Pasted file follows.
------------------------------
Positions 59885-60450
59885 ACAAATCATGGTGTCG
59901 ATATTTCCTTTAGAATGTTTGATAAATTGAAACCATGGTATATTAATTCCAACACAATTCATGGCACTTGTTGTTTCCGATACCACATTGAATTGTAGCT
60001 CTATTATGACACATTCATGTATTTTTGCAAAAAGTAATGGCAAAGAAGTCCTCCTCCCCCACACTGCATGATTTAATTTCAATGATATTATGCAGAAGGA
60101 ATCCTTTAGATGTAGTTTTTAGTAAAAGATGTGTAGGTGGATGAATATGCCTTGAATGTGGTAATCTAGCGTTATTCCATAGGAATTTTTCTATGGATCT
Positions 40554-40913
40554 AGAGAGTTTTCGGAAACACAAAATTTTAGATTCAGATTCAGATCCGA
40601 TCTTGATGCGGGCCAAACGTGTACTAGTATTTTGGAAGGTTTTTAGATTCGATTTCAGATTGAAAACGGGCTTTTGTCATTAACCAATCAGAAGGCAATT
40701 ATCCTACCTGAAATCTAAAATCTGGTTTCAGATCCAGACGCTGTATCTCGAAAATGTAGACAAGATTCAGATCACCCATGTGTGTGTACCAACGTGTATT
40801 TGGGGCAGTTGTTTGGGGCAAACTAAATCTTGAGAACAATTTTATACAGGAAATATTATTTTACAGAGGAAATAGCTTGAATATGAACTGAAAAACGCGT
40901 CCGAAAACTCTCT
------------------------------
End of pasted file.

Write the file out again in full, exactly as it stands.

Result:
Positions 59885-60450
59885 ACAAATCATGGTGTCG
59901 ATATTTCCTTTAGAATGTTTGATAAATTGAAACCATGGTATATTAATTCCAACACAATTCATGGCACTTGTTGTTTCCGATACCACATTGAATTGTAGCT
60001 CTATTATGACACATTCATGTATTTTTGCAAAAAGTAATGGCAAAGAAGTCCTCCTCCCCCACACTGCATGATTTAATTTCAATGATATTATGCAGAAGGA
60101 ATCCTTTAGATGTAGTTTTTAGTAAAAGATGTGTAGGTGGATGAATATGCCTTGAATGTGGTAATCTAGCGTTATTCCATAGGAATTTTTCTATGGATCT
Positions 40554-40913
40554 AGAGAGTTTTCGGAAACACAAAATTTTAGATTCAGATTCAGATCCGA
40601 TCTTGATGCGGGCCAAACGTGTACTAGTATTTTGGAAGGTTTTTAGATTCGATTTCAGATTGAAAACGGGCTTTTGTCATTAACCAATCAGAAGGCAATT
40701 ATCCTACCTGAAATCTAAAATCTGGTTTCAGATCCAGACGCTGTATCTCGAAAATGTAGACAAGATTCAGATCACCCATGTGTGTGTACCAACGTGTATT
40801 TGGGGCAGTTGTTTGGGGCAAACTAAATCTTGAGAACAATTTTATACAGGAAATATTATTTTACAGAGGAAATAGCTTGAATATGAACTGAAAAACGCGT
40901 CCGAAAACTCTCT